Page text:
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Get flood insurance quotes, cost & coverage fast with the National Flood Insurance Program (NFIP). Keep your home and property protected from flood damage.

Flood Insurance

When it comes to flood insurance and your condo, renters and homeowners insurance there are some important points to keep in mind.

A common question is, “I already have homeowners, renters or condo insurance – am I already covered?” The simple answer No. It is important to be aware that a standard homeowners, condo or renters policy does not cover damages resulting from a flood.

When it comes to flood insurance and your condo, renters and homeowners insurance there are some important points to keep in mind.

Homeowners, condo and renters insurance typically cover dwelling damage that comes from the top down; like as rain and wind damage, or originates inside like fire or burst pipes – but it doesn’t cover rising water and flooding. This is why you might want to consider purchasing a flood insurance policy.

There may be a waiting period for your flood policy to take effect. For example, there is a 30-day waiting period for National Flood Insurance Program (NFIP) flood insurance policies to become effective. This is why you can’t wait until you see a big storm on the weather channel, or wait until hurricane season to buy flood insurance for you home, apartment or condo.

Next, a “flood” is generally defined as “a temporary condition of partial or complete inundation of two or more acres of normally dry land area or of two or more properties (at least one of which is your property) from:

  • overflow of inland or tidal waters, or…
  • unusual and rapid accumulation or runoff of surface waters from any source, or…
  • mudflow or collapse or subsidence of land along the shore of a lake or similar body of water as a result of erosion or undermining caused by waves, or…
  • currents of water exceeding anticipated cyclical levels that result in a flood as defined above.

Do You Need Flood Insurance?

Now, in case you think that flood insurance is only for homes that are on or near the water, that’s not necessarily the case. For example, even if you live several miles away from water flood waters can still reach your home, as happened during hurricane Sandy. In fact, nearly 25% of flood insurance claims are paid on policies in low-to-moderate-risk areas.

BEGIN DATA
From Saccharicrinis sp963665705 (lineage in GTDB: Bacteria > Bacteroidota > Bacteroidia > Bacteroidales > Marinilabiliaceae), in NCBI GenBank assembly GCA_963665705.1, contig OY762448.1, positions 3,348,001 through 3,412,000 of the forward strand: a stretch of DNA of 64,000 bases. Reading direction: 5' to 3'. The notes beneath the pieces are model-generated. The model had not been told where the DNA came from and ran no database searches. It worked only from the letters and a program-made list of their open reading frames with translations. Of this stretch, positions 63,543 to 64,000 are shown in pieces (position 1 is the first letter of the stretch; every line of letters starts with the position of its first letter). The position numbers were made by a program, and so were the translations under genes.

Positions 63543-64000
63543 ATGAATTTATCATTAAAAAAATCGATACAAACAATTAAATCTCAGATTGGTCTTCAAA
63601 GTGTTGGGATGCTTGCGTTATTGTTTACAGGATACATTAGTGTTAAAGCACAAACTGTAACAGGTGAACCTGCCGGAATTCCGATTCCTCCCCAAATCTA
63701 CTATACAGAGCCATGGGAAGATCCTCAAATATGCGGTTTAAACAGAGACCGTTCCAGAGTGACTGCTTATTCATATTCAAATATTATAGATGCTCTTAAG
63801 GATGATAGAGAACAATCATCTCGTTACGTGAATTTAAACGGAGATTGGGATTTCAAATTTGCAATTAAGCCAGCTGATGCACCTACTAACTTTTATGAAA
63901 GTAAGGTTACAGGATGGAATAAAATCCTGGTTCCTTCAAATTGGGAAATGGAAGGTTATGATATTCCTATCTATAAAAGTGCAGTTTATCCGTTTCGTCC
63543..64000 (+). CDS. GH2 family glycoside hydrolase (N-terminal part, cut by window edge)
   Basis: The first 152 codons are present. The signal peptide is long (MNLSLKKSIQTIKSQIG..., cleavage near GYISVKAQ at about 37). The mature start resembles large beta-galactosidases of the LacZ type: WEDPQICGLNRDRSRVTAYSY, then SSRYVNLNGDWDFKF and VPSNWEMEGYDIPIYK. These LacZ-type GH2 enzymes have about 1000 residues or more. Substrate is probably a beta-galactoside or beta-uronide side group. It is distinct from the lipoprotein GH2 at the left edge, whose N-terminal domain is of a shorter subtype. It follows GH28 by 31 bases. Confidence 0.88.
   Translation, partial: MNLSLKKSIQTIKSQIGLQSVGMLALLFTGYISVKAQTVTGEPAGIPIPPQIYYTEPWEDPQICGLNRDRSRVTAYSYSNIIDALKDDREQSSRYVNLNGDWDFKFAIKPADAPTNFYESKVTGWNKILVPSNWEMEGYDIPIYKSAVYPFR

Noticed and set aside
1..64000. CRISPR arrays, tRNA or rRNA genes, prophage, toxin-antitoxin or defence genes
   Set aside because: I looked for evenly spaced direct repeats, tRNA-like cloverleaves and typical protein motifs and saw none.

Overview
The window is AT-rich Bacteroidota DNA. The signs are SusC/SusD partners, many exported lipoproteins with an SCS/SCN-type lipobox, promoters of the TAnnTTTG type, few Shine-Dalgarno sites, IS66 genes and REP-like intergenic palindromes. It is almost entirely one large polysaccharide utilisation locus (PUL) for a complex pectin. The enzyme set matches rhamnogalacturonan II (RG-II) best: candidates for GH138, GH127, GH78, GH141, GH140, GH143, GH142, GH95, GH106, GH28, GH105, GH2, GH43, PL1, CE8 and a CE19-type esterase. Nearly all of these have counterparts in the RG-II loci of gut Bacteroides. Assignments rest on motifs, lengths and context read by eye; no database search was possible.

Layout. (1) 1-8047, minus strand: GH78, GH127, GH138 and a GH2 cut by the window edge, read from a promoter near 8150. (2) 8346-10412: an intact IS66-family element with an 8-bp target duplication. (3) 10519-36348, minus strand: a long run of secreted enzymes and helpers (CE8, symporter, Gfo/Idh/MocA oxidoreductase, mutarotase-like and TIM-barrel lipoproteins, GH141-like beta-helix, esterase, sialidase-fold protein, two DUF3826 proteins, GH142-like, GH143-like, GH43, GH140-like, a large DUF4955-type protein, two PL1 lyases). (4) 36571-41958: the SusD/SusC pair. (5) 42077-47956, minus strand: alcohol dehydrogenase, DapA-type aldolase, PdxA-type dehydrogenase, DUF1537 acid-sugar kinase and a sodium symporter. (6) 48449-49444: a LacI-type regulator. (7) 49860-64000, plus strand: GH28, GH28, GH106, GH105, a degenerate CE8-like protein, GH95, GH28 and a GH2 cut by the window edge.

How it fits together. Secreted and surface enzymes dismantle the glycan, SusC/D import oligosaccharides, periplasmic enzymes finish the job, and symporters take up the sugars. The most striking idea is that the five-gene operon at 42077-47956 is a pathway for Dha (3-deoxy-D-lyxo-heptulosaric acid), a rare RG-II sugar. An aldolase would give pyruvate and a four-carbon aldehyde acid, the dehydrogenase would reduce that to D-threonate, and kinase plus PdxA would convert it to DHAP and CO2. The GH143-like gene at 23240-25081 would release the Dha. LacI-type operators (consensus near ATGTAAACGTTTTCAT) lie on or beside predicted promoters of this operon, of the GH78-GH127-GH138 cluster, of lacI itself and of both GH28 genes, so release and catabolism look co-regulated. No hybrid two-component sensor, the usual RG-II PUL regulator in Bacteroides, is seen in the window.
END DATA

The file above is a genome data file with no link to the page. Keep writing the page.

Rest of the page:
What’s more, it’s not always a major body of water, or even a major storm, that causes a flood. Things like a broken sewer line to a slow moving rainstorm can cause flooding. Furthermore, experts say your home has a 26% chance of being damaged by a flood over the life of a 30-year mortgage.
Your mortgage company may require you to get flood insurance if you live in a high-risk area, and this extra expense often surprises home buyers.

How Much Does Flood Insurance Cost?

How much does flood insurance cost? This is the question most on people’s mind when they are shopping for a flood policy. Because flood insurance is not a one size fits all, and there are many factors that are taken into consideration in your premiums – the easiest way to get flood insurance rates is to contact an agent to discuss your situation. Then you can get an accurate flood insurance quote to see the cost.

Below are some of the main factors that make up the cost of flood insurance for your apartment, condo or home:
  • Your property’s flood risk – what flood zone you are in. More risk = higher premiums, less risk = lower premiums.
  • How much coverage you need. More coverage = higher premiums, less coverage = lower premiums.

You can look up your flood zone at:
FEMA Flood Map Service Center: Search By Address.

How Can I Buy Flood Insurance?

Although flood insurance has only been available to homeowners or renters through the NFIP, it is now available through private insurers, including surplus lines insurers. This means more options when you are shopping for flood insurance.
When buying flood insurance, it is important to consider the kind of coverage you need. There are limits to these policies – the highest amount your policy will pay for a covered loss. If you have damage or losses over the amount of your policy limit, you are responsible for those costs.
Insurance companies write different types of flood insurance policies including dwelling – the structure of your home – up to $250,000, and its contents – your personal property within the dwelling – up to $100,000. If you want to cover your dwelling and property for more than the NFIP’s maximum limits, you may be eligible to purchase additional coverage known as an excess flood insurance policy.

What Flood Insurance Doesn't Cover

Flood insurance typically does not cover:
  • Precious metals
  • Stock certificates
  • Bearer bonds
  • Cash
  • Trees & plants
  • Wells & Septic systems
  • Walkways
  • Decks
  • Patios
  • Fences
  • Retaining walls
  • Storm shelters
  • Loss of income
  • Vehicles
  • Post-flood mold damage
  • Sewer backups

Get A Flood Insurance Quote

If you own or rent a home in PA, let one of our expert agents take a look at your policy, or talk to you about a first time policy.
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